Mystery/Thriller Book ReviewsThe Internet Writing Journal
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A Better Class of Murder by Joyce ChristmasBallantine, Dec., 2000.
Paperback, 288 pages.
Mystery author Joyce Christmas is the creator of two popular amateur sleuths: the elegant Lady Margaret Priam, who solves crimes while navigating the upper social circles of Manhattan society, and Betty Trenka, a retired office manager who lives in East Moulton, Connecticut. In A Better Class of Murder, these two very different (and both quite fascinating) amateur sleuths meet up in New York to solve the murder of a mysterious woman found strangled on a foggy beach. Betty's neighbor, Ted Kelso, hires Betty to go to Manhattan to size up computer billionaire Gerald Toth, who wants to hire Ted to vet his latest software invention. Lady Margaret has been asked to help introduce Betty to the social scene while Betty is in town to do business with Toth, and the two become friends. But as Betty enjoys the high life in Manhattan, she also becomes an unwitting target for a killer who isn't interested in having his crimes come to light.
Fans of the both the Betty Trenka and the Lady Margaret Priam mystery series are going to be in heaven with Joyce Christmas' latest mystery offering. The styles of the two sleuths blend perfectly: Betty's no-nonsense approach and Margaret's elegant deductions make for entertaining reading. As always, the dialogue is quick and witty and Christmas' dissection of the Manhattan social scene is dead on. Highly recommended.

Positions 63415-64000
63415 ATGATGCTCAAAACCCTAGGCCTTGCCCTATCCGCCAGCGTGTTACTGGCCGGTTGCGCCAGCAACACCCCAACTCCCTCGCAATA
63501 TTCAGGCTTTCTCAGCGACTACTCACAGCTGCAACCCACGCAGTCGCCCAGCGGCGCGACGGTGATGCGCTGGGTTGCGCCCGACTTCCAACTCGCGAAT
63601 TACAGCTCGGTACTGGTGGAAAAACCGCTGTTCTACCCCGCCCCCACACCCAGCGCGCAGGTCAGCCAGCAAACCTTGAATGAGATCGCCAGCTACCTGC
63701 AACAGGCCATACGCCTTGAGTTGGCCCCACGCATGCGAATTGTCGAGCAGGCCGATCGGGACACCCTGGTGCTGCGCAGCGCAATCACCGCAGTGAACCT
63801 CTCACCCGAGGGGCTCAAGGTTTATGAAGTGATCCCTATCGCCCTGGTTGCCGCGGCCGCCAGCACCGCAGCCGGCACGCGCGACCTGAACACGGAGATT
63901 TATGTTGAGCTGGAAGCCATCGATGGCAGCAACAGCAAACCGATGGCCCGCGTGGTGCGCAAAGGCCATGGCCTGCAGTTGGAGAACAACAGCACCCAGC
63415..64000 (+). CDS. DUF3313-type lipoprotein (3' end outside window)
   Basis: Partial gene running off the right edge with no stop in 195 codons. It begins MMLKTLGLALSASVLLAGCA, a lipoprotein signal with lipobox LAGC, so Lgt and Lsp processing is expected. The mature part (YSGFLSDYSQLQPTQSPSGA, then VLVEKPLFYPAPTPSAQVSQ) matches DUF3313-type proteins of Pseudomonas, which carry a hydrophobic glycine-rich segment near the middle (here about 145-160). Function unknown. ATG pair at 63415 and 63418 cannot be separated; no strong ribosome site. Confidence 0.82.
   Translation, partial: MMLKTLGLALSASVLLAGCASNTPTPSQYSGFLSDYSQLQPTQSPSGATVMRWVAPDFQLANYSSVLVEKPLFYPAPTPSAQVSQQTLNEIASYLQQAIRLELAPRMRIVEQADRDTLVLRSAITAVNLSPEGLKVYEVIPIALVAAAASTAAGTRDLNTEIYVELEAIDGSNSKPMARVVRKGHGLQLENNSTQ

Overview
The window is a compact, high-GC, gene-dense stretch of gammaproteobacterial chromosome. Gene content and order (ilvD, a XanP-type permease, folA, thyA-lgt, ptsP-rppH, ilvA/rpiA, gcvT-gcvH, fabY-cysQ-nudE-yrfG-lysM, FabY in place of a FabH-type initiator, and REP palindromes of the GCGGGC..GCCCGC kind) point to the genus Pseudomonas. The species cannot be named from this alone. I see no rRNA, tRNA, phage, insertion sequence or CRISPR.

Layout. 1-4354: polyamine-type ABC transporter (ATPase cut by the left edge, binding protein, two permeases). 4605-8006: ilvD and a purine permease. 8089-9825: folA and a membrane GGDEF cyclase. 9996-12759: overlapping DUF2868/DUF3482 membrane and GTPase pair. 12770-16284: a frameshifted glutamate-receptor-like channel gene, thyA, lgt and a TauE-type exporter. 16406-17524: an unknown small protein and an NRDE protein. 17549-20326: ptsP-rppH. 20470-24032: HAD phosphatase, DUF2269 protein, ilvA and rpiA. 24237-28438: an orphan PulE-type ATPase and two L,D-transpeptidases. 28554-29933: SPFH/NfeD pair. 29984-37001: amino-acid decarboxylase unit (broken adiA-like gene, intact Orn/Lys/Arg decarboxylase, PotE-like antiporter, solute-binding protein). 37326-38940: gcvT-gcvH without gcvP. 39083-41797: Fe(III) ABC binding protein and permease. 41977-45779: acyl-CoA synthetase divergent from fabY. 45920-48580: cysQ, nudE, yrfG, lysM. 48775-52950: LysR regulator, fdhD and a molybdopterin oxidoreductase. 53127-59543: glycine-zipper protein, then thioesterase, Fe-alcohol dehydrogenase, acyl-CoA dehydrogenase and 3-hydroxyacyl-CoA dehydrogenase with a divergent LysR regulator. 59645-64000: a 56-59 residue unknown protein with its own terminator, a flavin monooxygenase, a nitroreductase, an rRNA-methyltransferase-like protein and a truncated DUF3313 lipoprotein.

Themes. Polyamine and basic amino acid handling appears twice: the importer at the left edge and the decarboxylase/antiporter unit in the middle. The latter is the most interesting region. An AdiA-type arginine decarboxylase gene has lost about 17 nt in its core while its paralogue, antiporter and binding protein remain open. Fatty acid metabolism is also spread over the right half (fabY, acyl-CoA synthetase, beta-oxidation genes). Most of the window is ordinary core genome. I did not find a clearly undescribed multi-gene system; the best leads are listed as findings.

--Claire E. White
Born Bad by Barry HoffmanLeisure Books, Nov., 2000.
Paperback, 392 pages.
Homicide detective Ariel Dampier is assigned to a puzzling case. Within a short period of time, three co-eds at the University of Pennsylvania are found dead -- apparently suicides. But there is one student who seems to have known all the suicides: Shanica Williams. Shanica, a freshman, was a crack baby whose mother died while giving birth to her. Shanica was literally "born bad".
Born Bad is a taut, complex psychological thriller which explores the mind of a most unusual serial killer. Homicide detective Ariel Damper is a compelling and complex woman who ends up in a cat and mouse game with the killer, while dealing with the baggage of being the daughter of a racially mixed couple, as well as having to work with her ex-husband on the murder investigation. Hoffman does a marvelous job of getting inside the minds of his characters, and his pacing is excellent. This is not your average serial killer book at all; it's fresh, unique and loaded with suspense. Even if you usually prefer cozies, you're sure to find Born Bad quite intriguing. Highly recommended.
Claire E. White
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